– lexical units of various parts of speech determining spatial reference points and expressing spatial and temporal relationships: She was in the fifth box, twenty paces from him. She was sitting in front, and slightly turning, was say­ing something to Yashvin [9, p. 956]. Or: Vronsky and Anna had been traveling for three months together in Europe. They had visited Venice, Rome, and Na­ples, and had just arrived at a small Italian town where they meant to stay some time. A handsome head waiter, with thick pomaded hair parted from the neck upwards, an eve­ning coat, a broad white cambric shirt front, and a bunch of trinkets hanging above his rounded stomach, stood with his hands in the full curve of his pockets, looking contemp­tuously from under his eyelids while he gave some frigid reply to a gentleman who had stopped him. Catching the sound of footsteps coming from the other side of the entry towards the staircase, the head waiter turned round, and seeing the Russian count, who had taken their best rooms, he took his hands out of his pockets deferentially, and with a bow informed him that a courier had been, and that the business about the palazzo had been arranged [9, p. 802]. So, we can notice that space in the above mentioned contexts is expressed by means of numerals (both cardinal twenty and ordinal the fifth), defining pronoun other, nouns (box, paces, town, side, palazzo); time is expressed by means of a cardinal numeral three, adverb just, indefinite pronoun some, noun evening in the function of attribute which presupposes the part of the day, the Past Perfect Passive of the verb arrange which expresses the prior action. Moreover, these contexts comprise not only the portrait descriptions but the description of the place of the action as well;

– prepositions of place and time like on, from, away, before, among, upwards, down, out of, out, over, from under etc.:  Varenka, with her white kerchief on her black hair, sur­rounded by the children, gaily and good-humoredly looking after them, and at the same time visibly excited at the possi­bility of receiving a declaration from the man she cared for, was very attractive [9, p. 902]. In this passage comprising the inclusion of Varenka’s description the actions happen simultaneously and the expression at the same time indicates it. Or: Agafea Mihalovna went out on tiptoe; the nurse let down the blind, chased a fly out from under the muslin canopy of the crib, and a bumblebee struggling on the window-frame, and sat down waving a faded branch of birch over the mother and the baby [9, p. 1365]. Here we see a chain of successive events combined by the same place and time.

Landscape and interior descriptions play a great role in the formation of continuum as well. So, let us have a look at them: The brothers had to drive through the woods to reach the meadows. Sergey Ivanovitch was all the while admir­ing the beauty of the woods, which were a tangled mass of leaves, pointing out to his brother now an old lime tree on the point of flowering, dark on the shady side, and brightly spotted with yellow stipules, now the young shoots of this year’s saplings brilliant with emerald [9, p. 422]. In this context the present has a different manifestation: lexemes now used distantly, word combination this year, the Past Continuous Tense and even the Past Simple Tense of the verb have in its modal meaning. Or: In his study Alexey Alexandrovitch walked up and down twice, and stopped at an immense writing-table, on which six candles had already been lighted by the valet who had preceded him. [9, p. 499]. Continuum is expressed with the help of prepositions of space in, on, antonymous adverbs up and down and the Past Perfect Tense which usually points to the prior action and the lexeme already showing the result of the action.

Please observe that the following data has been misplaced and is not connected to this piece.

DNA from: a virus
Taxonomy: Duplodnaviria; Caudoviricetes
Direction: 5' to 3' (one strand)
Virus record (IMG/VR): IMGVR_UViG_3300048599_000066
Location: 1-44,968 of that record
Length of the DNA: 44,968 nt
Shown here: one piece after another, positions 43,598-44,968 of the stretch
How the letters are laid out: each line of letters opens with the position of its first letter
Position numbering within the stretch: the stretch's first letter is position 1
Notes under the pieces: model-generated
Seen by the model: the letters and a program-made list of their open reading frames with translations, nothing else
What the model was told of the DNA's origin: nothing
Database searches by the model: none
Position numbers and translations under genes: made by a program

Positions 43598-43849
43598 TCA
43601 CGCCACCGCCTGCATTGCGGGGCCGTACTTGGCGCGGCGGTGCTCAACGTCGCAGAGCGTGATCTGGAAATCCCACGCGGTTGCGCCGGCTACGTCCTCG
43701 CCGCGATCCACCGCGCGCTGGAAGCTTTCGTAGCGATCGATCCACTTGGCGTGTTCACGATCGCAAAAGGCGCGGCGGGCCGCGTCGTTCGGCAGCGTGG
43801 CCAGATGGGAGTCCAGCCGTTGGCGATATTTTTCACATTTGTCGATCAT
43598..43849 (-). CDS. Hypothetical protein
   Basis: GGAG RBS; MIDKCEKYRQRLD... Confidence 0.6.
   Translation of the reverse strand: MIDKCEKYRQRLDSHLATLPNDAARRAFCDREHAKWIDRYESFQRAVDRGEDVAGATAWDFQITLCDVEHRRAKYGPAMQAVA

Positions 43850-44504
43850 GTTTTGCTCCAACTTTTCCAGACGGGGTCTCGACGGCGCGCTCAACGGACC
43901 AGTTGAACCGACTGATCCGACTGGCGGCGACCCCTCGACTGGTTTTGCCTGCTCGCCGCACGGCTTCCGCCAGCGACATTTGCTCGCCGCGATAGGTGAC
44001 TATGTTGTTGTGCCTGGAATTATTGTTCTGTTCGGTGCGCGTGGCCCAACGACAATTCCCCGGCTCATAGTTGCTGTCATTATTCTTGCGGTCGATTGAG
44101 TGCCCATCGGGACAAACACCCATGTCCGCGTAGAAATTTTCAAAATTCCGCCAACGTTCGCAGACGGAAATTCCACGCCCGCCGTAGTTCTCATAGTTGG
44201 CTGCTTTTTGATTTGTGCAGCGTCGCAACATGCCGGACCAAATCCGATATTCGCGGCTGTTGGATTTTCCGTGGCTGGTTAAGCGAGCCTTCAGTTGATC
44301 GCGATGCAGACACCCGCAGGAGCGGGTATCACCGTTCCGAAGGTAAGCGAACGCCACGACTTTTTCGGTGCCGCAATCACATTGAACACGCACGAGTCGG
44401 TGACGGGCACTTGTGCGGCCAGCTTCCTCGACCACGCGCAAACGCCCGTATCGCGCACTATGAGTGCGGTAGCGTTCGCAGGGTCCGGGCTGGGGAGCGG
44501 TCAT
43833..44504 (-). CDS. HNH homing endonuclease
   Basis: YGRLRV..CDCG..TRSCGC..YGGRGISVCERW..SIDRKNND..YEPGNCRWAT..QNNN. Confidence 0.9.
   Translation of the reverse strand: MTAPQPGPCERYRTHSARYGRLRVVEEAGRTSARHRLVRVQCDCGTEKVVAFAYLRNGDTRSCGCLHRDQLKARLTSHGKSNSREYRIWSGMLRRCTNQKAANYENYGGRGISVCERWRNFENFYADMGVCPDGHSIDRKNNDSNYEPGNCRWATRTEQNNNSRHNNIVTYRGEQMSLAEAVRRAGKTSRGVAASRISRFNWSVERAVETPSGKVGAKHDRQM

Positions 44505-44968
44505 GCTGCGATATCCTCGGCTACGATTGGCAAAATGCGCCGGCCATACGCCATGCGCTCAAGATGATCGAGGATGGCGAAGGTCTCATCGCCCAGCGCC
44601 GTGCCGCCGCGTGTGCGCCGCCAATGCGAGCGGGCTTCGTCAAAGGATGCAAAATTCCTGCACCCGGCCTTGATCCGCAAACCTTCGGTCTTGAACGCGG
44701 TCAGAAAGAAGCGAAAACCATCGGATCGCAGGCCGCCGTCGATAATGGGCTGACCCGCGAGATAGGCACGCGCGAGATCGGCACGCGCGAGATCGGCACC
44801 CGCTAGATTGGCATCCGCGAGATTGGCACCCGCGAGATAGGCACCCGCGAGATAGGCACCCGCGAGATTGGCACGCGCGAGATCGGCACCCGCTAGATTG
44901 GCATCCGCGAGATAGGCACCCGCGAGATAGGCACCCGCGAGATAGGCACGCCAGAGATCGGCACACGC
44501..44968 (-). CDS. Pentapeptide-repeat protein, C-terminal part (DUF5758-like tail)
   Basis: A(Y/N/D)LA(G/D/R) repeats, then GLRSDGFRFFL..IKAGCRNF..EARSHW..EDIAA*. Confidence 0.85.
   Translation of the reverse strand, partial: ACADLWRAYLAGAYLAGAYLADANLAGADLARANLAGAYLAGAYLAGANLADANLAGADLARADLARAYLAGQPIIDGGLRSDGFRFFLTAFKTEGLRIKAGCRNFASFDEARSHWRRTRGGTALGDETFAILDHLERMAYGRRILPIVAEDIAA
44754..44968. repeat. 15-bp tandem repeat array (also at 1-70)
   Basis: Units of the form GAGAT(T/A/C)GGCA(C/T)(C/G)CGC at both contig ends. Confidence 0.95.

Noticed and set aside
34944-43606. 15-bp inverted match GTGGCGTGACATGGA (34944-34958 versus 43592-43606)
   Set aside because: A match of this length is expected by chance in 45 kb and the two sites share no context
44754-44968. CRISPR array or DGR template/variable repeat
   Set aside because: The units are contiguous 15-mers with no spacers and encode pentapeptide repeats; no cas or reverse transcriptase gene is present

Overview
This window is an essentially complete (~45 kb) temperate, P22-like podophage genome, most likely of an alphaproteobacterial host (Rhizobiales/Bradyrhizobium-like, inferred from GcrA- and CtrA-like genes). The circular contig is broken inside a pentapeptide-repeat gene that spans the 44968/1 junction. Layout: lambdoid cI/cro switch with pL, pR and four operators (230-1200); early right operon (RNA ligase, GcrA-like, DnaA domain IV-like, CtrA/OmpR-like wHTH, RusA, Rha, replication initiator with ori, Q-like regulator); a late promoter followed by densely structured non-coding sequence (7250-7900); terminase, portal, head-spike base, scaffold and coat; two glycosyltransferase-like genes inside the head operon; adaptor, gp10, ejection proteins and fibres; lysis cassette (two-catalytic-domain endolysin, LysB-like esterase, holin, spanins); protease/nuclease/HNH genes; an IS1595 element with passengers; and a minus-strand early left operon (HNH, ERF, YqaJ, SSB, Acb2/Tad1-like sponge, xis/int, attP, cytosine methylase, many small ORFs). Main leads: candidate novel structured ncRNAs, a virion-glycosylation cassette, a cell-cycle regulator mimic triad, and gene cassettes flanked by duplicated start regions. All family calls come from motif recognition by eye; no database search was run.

Inevitably, continuum cannot be regarded without such text categories as prospection and retrospection. I.R. Galperin considers the categories of prospection and retrospection as the forms of discontinuum. “They are the “pauses” in the text linear unfolding” [3, 18]. The comprehension of happening events occur through these two text categories. Prospection as a text category is characterized by combining various language forms which help comprehend the further content-factual information, its role in the plot development and can be either objectively author’s or subjectively reader’s [3, 112].

Retrospection as a text category is characterized by its implicit expression, it is generated by content-factual information, it is a constituent affinity of perception of the whole, it is closely connected with other text categories. Retrospection is based on our memory ability to keep the information previously informed and couple it with something being informed in the given part of the narration: She laid down the book and sank against the back of the chair, tightly gripping the paper cutter in both hands. There was nothing. She went over all her Moscow recollections. All were good, pleasant. She remembered the ball, remembered Vronsky and his face of slavish adoration, remembered all her conduct with him: there was nothing shameful [9, p. 176]. Anna’s recollections point to her pleasant feelings which Vronsky aroused and she cannot resist them. To emphasize it, the author employed the two synonymous words like recollect and remember. Moreover, to draw the reader’s attention and make him think about possible in future relations between Anna and Vronsky, the repetition of the lexeme remember is present. So, in this case, we think, retrospection goes with prospection side-by-side.